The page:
My Endorsement for President

The time has come for me to make a formal endorsement in the Presidential contest. Given the unparalleled strangeness of this electoral season, I feel compelled to note that an endorsement is never a blank check. It is the best decision given the presently available facts and circumstances. While it would and should be rare to withdraw an endorsement, we have seen this year more than any other year that a candidate’s character may prove more problematic than it was originally thought to be. An endorsement must always be subject to revocation.

As voters, we are always making a decision about the future, using the past as our best albeit imperfect guide. We are humans making our best judgment about other humans and their ability to face future challenges. It is a sure recipe for fallibility. I suppose voters who elected Ulysses Grant and Warren Harding regretted those men turned out not to be astute judges of human character. I am sure people who voted for Richard Nixon were distraught that he allowed his paranoia to overwhelm his judgment. I know some who voted for George W. Bush were disappointed with steps that sacrificed individual liberties to the war on terror, and I can only hope that some Barack Obama voters have been troubled by his cavalier disregard for Constitutional governance and the limits on his power.

This year, however, presents a troubling and unique situation because we have two major party candidates who have both proven, before ever experiencing the tremendous pressures of the Presidency, that they lack the character to fill the office. In some ways, they are so different. One has lived a life in public office; the other has never held public office. One is a crass hater, spouting insults at all who cross his path. The other is tightly controlled, ever calculating each smile, each word, each detail. Yet as different as they are, they share the greatest character flaws. They are self-centered people willing to sacrifice anyone, any cause, and any truth at the altar of their own self-worship.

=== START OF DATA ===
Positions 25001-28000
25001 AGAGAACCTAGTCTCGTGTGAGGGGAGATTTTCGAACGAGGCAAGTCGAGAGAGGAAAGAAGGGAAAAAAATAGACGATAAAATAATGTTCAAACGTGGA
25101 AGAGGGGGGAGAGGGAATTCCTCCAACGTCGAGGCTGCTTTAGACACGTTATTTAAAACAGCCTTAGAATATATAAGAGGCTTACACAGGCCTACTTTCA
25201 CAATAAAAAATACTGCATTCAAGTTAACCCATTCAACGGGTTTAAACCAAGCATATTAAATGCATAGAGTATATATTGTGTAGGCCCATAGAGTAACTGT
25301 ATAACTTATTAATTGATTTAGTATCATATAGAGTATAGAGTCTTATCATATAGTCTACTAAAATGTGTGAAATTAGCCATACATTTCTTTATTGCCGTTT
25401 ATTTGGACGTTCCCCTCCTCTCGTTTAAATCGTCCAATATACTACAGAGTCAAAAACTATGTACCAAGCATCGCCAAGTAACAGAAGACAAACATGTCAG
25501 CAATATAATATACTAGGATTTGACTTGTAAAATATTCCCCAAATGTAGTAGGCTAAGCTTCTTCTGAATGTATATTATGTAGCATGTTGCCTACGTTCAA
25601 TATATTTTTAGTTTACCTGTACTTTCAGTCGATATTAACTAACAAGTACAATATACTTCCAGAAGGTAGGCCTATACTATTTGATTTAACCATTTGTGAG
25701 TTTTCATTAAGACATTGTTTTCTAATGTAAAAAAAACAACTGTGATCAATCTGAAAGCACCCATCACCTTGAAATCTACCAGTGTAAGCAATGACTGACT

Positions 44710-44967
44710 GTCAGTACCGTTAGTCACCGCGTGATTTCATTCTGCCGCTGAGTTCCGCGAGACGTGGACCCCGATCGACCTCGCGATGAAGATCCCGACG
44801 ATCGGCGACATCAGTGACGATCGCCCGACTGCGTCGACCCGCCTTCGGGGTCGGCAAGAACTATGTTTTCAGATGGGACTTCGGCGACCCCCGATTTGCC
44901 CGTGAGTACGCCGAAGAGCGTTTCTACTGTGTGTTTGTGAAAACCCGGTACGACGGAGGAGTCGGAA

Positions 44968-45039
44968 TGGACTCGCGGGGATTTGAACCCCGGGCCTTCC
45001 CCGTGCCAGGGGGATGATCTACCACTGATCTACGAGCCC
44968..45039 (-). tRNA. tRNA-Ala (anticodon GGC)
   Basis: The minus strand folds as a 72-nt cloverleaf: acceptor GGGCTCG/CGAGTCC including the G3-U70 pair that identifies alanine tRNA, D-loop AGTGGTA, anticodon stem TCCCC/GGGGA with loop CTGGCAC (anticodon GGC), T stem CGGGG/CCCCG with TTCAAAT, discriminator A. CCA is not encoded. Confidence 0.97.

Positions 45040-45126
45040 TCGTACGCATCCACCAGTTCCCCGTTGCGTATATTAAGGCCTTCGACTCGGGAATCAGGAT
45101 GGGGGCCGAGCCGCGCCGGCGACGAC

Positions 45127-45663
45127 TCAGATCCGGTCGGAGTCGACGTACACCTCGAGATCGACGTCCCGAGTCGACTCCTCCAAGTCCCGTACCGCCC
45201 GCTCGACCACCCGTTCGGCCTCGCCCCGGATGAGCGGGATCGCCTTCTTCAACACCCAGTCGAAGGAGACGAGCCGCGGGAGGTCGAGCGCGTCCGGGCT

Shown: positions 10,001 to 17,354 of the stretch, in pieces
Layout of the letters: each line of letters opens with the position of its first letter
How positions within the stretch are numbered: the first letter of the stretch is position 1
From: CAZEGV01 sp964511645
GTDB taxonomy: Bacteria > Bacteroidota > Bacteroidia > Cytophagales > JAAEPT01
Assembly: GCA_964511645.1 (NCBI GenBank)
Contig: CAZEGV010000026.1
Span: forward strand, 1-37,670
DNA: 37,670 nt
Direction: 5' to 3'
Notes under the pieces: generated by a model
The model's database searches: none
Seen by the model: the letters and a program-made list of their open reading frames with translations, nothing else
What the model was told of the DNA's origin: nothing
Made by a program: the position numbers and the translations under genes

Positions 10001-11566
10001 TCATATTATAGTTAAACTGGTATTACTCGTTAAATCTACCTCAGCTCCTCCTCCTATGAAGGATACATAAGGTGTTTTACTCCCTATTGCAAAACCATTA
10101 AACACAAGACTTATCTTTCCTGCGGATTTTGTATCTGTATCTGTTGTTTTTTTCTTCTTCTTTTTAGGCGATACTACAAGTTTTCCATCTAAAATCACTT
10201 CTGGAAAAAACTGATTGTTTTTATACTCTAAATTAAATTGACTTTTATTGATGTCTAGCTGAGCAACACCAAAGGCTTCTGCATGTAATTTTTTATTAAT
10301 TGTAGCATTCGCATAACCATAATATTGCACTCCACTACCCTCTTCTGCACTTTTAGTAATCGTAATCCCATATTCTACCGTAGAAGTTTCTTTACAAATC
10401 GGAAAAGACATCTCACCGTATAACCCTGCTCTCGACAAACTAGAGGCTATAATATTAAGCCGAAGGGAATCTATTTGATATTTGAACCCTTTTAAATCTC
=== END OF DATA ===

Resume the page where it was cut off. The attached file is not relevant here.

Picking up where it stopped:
As I hear each criticize the other, I am stunned at their complete lack of self-awareness since the criticism they level at their electoral opponent almost invariably describes them as well. Trump attacks Hillary for her utterly shameless lies about her illegal mishandling of national security information without acknowledging that he too has harmed national security with his idiotic undermining of NATO and other alliances and cozying up to tinhorn dictators around the world. Hillary correctly bemoans the shocking lack of human decency of a man who ridicules the handicapped, maligns our veterans and their families, and is consistently contemptuous toward women. But she is blind to the parallels as she baldly lies to bereaved families, rallies her allies to impugn the character of sexual assault victims, and barters away the nation’s interests for her personal enrichment. No doubt in her mind, the truth is a small sacrifice to make for the greater narrative, but the greater narrative is always only Hillary. Likewise, Trump’s greater narrative is always only Trump.

Character issues precede policy analysis. Neither Trump nor Hillary is worthy of a vote to be the President of the United States because both have proven repeatedly that they have no interest other than self-interest. There is no purpose, no principle, no good they would hesitate to jettison on behalf of their all-consuming appetite for self-aggrandizement. For them, the nation itself shrinks in the shadow of their gargantuan, selfish will. They have sacrificed nothing and would sacrifice nothing of value to a greater good — for they know no good greater than themselves. They are not patriots; they are parasites.